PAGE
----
Who cannot apply?

Austria has strict rules about who can become a citizen. Those who been convicted of a serious crime or a financial crime;  involved in terrorism; or attempted to damage the Austrian democracy, are not allowed to apply for an Austrian passport.

If you cannot get an EU passport this way, there might be other options for you. You can buy citizenship from another country.

How does your military service affects your Austrian citizenship application?

If you want to get an Austrian passport, you might wonder if your military service will make a difference. Austria has some rules about who can become a citizen if they have served in the army of another country. Here is what you need to know.

There’s no limitation on applying for an Austrian passport based on being drafted or undergoing mandatory military service in your home country. For instance, IDF soldiers who serve between the ages of 18 and 21 do not relinquish their citizenship.

If you are doing mandatory military service or reserve duty as a civilian, this will not constitute a problem.

Conversely, volunteering to serve or serving as career officer is not mandatory. Austrian citizens who enlist in the US army or any other army career that is not mandatory will be forced to relinquish their citizenship, and will not be able to regain it after their service.

Expert Legal Assistance for Attaining Austrian Citizenship

Our legal firm specializes in facilitating the acquisition of European citizenship through the meticulous tracing of genealogical roots. With a dedicated German-speaking department, we offer specialized assistance in navigating the intricacies of obtaining Austrian citizenship. Additionally, our experienced team handles applications for German citizenship. Successfully applying for an Austrian passport necessitates a profound understanding of the procedural stages and document requirements. Austrian authorities maintain a rigorous approach to document verification, especially concerning the establishment of family ties. Engaging the services of a proficient legal professional is highly recommended to ensure a seamless and efficient process.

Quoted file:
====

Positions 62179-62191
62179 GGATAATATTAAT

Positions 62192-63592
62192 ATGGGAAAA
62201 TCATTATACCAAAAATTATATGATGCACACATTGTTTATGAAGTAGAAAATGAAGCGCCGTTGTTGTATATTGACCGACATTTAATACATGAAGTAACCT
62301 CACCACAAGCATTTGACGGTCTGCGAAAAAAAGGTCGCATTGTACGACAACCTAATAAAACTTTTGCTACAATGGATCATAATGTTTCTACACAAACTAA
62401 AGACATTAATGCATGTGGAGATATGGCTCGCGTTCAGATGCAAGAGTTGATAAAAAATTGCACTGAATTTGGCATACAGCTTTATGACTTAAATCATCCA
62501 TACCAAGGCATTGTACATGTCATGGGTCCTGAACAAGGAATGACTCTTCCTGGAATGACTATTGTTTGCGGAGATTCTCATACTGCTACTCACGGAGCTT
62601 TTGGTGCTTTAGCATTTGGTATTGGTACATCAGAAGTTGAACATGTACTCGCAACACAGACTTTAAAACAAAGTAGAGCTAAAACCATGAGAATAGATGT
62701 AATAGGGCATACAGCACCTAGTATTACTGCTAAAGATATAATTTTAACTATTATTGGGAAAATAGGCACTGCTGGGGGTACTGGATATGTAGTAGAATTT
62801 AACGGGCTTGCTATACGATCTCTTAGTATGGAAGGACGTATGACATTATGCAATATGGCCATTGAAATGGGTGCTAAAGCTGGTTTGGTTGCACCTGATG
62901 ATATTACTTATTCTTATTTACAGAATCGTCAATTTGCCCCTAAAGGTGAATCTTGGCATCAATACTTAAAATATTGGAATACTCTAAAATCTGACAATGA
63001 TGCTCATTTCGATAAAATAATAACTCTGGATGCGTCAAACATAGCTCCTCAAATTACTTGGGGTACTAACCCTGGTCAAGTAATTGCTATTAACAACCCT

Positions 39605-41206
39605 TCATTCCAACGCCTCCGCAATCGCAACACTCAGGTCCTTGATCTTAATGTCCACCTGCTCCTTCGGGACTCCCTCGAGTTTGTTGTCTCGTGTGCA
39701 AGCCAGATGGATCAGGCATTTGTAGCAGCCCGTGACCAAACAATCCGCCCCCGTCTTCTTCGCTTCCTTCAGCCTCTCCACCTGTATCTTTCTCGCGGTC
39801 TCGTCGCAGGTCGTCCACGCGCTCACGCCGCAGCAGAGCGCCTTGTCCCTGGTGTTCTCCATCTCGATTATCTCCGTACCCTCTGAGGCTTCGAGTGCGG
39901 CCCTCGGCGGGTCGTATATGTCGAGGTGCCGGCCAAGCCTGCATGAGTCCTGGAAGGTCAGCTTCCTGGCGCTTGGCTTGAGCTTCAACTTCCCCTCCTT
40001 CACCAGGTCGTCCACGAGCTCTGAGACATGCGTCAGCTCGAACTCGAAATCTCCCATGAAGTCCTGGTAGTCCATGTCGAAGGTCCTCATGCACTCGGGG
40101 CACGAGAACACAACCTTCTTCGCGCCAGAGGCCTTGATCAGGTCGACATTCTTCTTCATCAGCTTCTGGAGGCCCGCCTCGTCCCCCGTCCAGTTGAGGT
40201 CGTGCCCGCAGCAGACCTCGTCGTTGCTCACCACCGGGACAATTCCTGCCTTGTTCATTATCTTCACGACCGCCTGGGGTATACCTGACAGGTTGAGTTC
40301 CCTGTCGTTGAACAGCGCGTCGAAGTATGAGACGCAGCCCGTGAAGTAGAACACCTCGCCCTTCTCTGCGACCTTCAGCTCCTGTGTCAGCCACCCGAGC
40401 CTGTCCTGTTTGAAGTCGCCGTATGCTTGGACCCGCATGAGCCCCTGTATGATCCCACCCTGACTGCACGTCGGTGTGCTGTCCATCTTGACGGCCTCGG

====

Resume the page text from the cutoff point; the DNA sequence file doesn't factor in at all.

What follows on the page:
Reach Out to Us

At Decker, Pex, Levi, Rosenberg, we extend our support to individuals seeking Austrian citizenship under the new law. For those unsure of their eligibility, we encourage reaching out to us for personalized clarifications and guidance. Despite the legal complexities, the revamped law is widely regarded as a more streamlined and comprehensible framework compared to its predecessor. We stand ready to assist individuals throughout this transformative journey towards obtaining Austrian citizenship.